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Topic: exhale - Open Source USAC encoder (Read 126553 times) previous topic - next topic
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Re: exhale - Open Source USAC encoder

Reply #1025
exhale-V1.1.9-00423757 standard compiles now at Rarewares. I believe they are all OK, but let me know if there is a problem. :)

Re: exhale - Open Source USAC encoder

Reply #1026
I've read through this pretty well, if someone doesn't mind me asking.

How is the compatibility as far as hardware/streaming devices go for this codec? Does it decode the same way as AAC or is it something that will have to be added to hardware etc?

Thank you and I apologize if it was already answered in this thread.

Re: exhale - Open Source USAC encoder

Reply #1027
Thought I'd mention here. FFmpeg 4.4.1 doesn't handle seeking properly to the start of eSBR encoded files. It always seeks to the second frame in the file, not the first.

Re: exhale - Open Source USAC encoder

Reply #1028
How is the compatibility as far as hardware/streaming devices go for this codec?
There is no sense to talk about hardware compatibility as today all gadgets, smartphones and smartTVs run some sort of OS.
Nowdays it's all about software support and updates/upgrades. 

Right now xHE-AAC support is somewhat limited. The good news is that big companies have already started to adopt xHE-AAC.  So it's a matter of time.

Does it decode the same way as AAC or is it something that will have to be added to hardware etc?
xHE-AAC is a new format, different from AAC, HE-AACv1/v2. It requires its own decoder.

Re: exhale - Open Source USAC encoder

Reply #1029
There is no sense to talk about hardware compatibility as today all gadgets, smartphones and smartTVs run some sort of OS. Nowdays it's all about software support and updates/upgrades. 

Right now xHE-AAC support is somewhat limited. The good news is that big companies have already started to adopt xHE-AAC.  So it's a matter of time.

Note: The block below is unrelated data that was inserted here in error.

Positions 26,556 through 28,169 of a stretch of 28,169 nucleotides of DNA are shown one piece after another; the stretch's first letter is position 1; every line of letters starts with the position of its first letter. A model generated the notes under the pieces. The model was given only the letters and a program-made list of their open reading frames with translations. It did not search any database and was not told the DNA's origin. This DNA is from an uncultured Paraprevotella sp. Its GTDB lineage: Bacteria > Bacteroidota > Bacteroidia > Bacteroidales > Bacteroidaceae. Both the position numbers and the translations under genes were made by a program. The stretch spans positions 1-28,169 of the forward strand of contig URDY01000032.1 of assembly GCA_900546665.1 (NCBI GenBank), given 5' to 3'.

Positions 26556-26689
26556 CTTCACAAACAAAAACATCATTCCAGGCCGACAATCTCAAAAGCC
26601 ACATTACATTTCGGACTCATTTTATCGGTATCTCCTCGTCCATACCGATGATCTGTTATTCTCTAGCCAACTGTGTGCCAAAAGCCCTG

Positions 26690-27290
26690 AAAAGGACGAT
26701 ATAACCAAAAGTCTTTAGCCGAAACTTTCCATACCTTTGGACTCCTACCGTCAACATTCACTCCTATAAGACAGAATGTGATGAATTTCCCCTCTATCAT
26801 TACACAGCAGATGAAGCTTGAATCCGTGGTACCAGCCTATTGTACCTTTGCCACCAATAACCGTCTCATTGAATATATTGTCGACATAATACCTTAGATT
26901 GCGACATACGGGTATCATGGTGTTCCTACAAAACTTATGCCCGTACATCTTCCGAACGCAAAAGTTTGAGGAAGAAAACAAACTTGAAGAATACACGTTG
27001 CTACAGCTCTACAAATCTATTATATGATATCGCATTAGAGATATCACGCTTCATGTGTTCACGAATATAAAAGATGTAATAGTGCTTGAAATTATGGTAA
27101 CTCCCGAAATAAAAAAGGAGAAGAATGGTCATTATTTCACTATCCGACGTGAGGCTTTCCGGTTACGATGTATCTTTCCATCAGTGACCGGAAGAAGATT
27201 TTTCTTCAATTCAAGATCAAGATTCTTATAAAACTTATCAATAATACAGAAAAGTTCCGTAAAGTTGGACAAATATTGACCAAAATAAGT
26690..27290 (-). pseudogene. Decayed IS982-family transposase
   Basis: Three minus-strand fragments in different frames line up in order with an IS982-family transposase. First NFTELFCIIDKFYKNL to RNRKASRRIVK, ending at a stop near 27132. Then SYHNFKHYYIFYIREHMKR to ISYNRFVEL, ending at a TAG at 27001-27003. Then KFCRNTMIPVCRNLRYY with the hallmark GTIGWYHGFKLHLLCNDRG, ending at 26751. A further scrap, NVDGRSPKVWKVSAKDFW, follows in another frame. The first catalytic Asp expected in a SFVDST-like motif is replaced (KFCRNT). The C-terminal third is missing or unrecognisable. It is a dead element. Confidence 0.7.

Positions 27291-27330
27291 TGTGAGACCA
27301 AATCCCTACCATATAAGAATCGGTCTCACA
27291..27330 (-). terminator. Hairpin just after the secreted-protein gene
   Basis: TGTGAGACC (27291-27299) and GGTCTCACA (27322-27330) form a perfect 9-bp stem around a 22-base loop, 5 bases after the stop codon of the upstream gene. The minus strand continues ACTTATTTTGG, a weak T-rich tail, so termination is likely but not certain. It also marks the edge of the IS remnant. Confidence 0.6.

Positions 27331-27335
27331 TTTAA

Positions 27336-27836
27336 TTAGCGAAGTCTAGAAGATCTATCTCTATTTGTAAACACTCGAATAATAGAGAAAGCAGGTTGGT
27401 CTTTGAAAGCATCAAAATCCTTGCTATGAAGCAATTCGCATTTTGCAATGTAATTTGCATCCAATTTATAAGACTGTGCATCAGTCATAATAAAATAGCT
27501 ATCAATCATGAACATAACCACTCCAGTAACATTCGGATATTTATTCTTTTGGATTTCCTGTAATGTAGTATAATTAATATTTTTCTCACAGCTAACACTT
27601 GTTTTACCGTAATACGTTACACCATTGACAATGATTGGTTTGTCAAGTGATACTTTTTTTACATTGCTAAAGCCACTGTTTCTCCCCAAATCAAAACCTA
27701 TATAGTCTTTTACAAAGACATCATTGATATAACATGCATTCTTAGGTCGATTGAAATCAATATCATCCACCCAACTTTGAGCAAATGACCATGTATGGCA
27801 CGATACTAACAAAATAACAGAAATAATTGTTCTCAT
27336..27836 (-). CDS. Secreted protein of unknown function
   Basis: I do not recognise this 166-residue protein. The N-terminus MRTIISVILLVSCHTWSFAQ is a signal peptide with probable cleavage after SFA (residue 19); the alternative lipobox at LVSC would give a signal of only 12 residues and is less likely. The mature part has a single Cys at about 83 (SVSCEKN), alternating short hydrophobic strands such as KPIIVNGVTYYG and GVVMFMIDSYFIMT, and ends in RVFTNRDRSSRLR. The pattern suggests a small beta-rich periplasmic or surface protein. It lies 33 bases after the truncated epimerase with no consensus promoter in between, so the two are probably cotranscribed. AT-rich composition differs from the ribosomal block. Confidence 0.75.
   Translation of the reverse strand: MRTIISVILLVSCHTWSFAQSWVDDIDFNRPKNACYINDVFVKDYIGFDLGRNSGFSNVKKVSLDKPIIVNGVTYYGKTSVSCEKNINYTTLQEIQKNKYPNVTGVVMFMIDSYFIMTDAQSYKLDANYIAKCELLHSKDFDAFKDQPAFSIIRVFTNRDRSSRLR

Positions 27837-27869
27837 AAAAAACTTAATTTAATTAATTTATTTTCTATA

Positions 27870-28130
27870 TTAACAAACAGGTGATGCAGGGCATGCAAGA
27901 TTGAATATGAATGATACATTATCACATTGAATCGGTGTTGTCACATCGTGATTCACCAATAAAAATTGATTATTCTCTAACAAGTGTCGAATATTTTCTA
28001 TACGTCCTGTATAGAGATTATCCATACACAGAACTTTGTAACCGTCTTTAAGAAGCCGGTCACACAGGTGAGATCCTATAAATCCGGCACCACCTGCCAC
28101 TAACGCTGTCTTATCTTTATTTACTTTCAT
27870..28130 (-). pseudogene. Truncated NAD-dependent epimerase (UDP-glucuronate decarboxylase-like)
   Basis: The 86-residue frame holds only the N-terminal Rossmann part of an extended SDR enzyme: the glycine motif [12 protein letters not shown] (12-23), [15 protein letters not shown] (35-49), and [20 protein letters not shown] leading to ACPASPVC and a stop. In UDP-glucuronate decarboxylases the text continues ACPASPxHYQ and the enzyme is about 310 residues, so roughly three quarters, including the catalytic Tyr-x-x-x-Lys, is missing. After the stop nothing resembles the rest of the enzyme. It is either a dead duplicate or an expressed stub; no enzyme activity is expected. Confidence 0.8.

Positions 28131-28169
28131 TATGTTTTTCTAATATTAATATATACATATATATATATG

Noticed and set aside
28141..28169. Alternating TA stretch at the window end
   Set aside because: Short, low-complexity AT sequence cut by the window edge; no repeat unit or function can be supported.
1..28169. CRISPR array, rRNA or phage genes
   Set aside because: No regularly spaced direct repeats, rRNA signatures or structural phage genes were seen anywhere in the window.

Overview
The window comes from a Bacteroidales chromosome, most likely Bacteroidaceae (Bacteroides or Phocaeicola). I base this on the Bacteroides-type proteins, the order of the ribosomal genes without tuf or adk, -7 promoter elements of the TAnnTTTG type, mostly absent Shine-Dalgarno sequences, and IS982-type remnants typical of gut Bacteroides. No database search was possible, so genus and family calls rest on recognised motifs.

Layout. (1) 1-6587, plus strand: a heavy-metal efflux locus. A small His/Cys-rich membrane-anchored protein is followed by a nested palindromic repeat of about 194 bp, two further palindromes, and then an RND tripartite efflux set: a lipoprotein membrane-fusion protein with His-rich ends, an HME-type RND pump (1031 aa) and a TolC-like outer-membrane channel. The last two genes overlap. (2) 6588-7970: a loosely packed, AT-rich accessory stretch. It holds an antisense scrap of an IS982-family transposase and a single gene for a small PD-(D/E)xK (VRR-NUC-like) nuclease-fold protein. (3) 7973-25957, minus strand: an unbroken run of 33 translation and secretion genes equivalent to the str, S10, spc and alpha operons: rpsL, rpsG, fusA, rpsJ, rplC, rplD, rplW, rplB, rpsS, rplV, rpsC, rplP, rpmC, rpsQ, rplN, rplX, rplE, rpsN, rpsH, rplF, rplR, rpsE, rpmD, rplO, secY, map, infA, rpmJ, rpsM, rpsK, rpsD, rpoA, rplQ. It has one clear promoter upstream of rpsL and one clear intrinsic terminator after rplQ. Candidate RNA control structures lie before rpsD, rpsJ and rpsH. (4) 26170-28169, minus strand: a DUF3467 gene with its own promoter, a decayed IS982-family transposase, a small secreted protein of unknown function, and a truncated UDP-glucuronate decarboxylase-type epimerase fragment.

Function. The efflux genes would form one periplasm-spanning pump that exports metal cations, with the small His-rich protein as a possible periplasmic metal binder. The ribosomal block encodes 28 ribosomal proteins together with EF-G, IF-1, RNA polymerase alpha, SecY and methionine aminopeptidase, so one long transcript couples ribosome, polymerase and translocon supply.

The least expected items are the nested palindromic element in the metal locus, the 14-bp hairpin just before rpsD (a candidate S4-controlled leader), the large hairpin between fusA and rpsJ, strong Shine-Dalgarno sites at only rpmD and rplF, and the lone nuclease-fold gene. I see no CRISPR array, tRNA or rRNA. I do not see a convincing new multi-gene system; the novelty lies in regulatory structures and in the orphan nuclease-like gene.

It wouldn't make sense, because any mobile or tablet on the market decodes compressed audio with xHE-AAC or MPEG USAC.
Instead, the problem is precisely the large companies such as Microsoft, which despite the press release of 1 July 2020, have not yet maintained what was announced.

For those who produce content it is a gamble, you run the risk of finding support in apps or in the browser instead of the operating system and only for Windows 11 whose adoption rate is slow. An integrated decoder would also be needed in Windows 10 but the user who uses Linux or FreeBSD would still remain uncovered.

At that point I distribute the content in Opus contained in WebM and I am sure it will work everywhere except iPhone and iPod touch. And since Apple already supports it for macOS and iPadOS, you'll need to change containers on the fly just for their browsers, and probably for less time than what Microsoft has lost since its announcement.

Opus is currently the most compatible of the new hybrid formats. I am thinking about it seriously, obviously not for music because I just work with speech. I have demonstrated what is written in another discussion.

Re: exhale - Open Source USAC encoder

Reply #1030
Thought I'd mention here. FFmpeg 4.4.1 doesn't handle seeking properly to the start of eSBR encoded files. It always seeks to the second frame in the file, not the first.

Disregard this. It was a combination of my seek code being bad, and these files having code I didn't expect.

Basically:

On seek, I needed to remove the AVSEEK_FLAG_ANY flag so that it would be guaranteed to seek to keyframes.
Then, I needed to move my seek correction sample skipping code to a spot after a packet is successfully decoded. The reason for this, is the first preroll packet has a timestamp of -2048, so it was originally trying to skip 2048 samples. But, this packet causes the decoder to return an EAGAIN error, asking for another packet before it can decode anything. So instead, it should only compare the packet timestamp to the wanted offset after successfully decoding. This also works on track start, since it will also preroll and decode two packets, producing one packet of audio, and skipping 0 samples.

Re: exhale - Open Source USAC encoder

Reply #1031
Thanks for the info. So am I correct in concluding that this has nothing to do with exhale itself, i.e., exhale is operating as expected?

Chris
If I don't reply to your reply, it means I agree with you.

Re: exhale - Open Source USAC encoder

Reply #1032
Yes, exhale was operating as expected. The only thing was that some eSBR and PS? or whatever feature using files produced by EZ CD did not have a preroll frame of any sort, so they didn't trip the issue in my seeking code, so I didn't notice it until now.


Re: exhale - Open Source USAC encoder

Reply #1034
Hello all,

Thanks to everyone working on and with Exhale.  I stumbled across it and have starting using it to encode music and speech.  I am on Win 7.  The only decoder I have found is kode54 packet decoder for Foobar. (thank you).  I would like to be able to decode through command line app.